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Ways to Include Your Child's Interfaith Heritage at the Celebration

Return to Bar/Bat Mitzvah Ideas and Primer for Interfaith Families.

The bar/bat mitzvah celebration, which is typically held either immediately after the ceremony or later that night, is not restricted by religious constraints, so you can involve all your relatives and family members in any way you see fit.

Whether or not the non-Jewish parent was restricted from participating in some rituals at the synagogue, the party is an opportunity to honor and thank that person.

A fairly recent tradition that is quite popular involves calling up relatives or friends to light the 13 candles on the bar mitzvah cake. This provides an opportunity to honor relatives or friends who were not honored at the ceremony, especially non-Jewish ones. (See Sample Candlelighting Ceremony Introduction and Sample Candlelighting Ceremony.)

Often bar/bat mitzvah parties are centered around themes. Your child’s theme could recognize the multiethnic heritage of his or her parents, through decorations, food choice, entertainment or party favors.

Many families also do bar/bat mitzvahs in Israel. Because Israel contains holy sites sacred to Judaism, Islam and Christianity, a bar/bat mitzvah in Israel could be a great opportunity for the family and guests to learn about different religious traditions.


The Bar/Bat Mitzvah Ideas and Primer for Interfaith Families is also available as a PDF document.

Hebrew for "son of the commandments." In modern Jewish practice, Jewish boys come of age at 13. When a boy comes of age, he is officially a bar mitzvah and considered an adult. The term is commonly used as a short-hand for the bar mitzvah's coming-of-age ceremony and/or celebration. The female equivalent is "bat mitzvah." Derived from the Greek word for "assembly," a Jewish house of prayer. Synagogue refers to both the room where prayer services are held and the building where it occurs. In Yiddish, "shul." Reform synagogues are often called "temple." Plural form of the Hebrew word "mitzvah" which means "commandment," it has two meanings. The first are the commandments given in the Torah. ("You should obey the mitzvah of honoring your parents!") The second is a good deed. ("Helping her carry her groceries home was such a mitzvah!")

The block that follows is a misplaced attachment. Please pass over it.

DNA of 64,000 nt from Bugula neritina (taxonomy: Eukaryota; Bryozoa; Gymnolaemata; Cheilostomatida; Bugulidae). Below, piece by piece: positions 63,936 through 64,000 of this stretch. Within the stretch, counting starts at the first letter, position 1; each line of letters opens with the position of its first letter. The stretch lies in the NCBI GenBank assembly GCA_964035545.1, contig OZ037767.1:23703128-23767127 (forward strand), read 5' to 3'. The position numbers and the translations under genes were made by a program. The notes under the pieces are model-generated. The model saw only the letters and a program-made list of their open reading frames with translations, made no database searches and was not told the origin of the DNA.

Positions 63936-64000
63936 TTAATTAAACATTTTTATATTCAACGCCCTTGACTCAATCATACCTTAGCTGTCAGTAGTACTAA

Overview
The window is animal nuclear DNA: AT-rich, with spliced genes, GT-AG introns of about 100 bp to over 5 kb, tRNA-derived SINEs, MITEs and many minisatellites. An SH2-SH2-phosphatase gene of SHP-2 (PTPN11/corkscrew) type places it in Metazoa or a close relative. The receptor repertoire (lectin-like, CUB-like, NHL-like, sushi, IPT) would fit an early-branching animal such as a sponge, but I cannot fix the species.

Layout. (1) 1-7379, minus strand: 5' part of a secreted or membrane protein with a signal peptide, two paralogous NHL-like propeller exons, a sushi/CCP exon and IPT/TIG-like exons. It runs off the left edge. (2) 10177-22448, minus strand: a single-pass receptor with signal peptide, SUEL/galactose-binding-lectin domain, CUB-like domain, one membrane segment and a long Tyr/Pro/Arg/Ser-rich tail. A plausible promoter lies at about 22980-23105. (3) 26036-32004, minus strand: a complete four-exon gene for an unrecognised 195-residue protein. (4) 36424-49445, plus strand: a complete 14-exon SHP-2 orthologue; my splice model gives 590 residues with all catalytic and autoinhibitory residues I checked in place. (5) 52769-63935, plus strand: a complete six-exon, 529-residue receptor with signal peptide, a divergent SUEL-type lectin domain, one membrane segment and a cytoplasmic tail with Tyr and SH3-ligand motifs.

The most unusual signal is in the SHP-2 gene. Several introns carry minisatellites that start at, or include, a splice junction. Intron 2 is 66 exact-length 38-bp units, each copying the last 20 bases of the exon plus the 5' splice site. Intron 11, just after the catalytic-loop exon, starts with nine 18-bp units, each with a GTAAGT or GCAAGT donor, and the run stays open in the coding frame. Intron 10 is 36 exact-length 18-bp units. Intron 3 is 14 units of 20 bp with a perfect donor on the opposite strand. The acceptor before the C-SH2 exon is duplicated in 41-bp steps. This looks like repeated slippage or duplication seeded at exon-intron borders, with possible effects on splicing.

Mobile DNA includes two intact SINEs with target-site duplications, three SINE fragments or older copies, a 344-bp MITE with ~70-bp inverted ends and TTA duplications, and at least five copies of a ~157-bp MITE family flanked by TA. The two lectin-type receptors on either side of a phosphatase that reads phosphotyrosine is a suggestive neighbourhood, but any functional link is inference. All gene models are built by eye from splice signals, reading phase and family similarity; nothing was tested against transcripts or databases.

InterfaithFamily is the premier resource supporting interfaith couples exploring Jewish life and inclusive Jewish communities. We offer educational content; connections to welcoming organizations, professionals and programs; resources and trainings for organizations, clergy and other program providers; and our new InterfaithFamily/Your Community initiative providing coordinated comprehensive offerings in local communities.

If you have suggestions, please contact network at interfaithfamily dot com.

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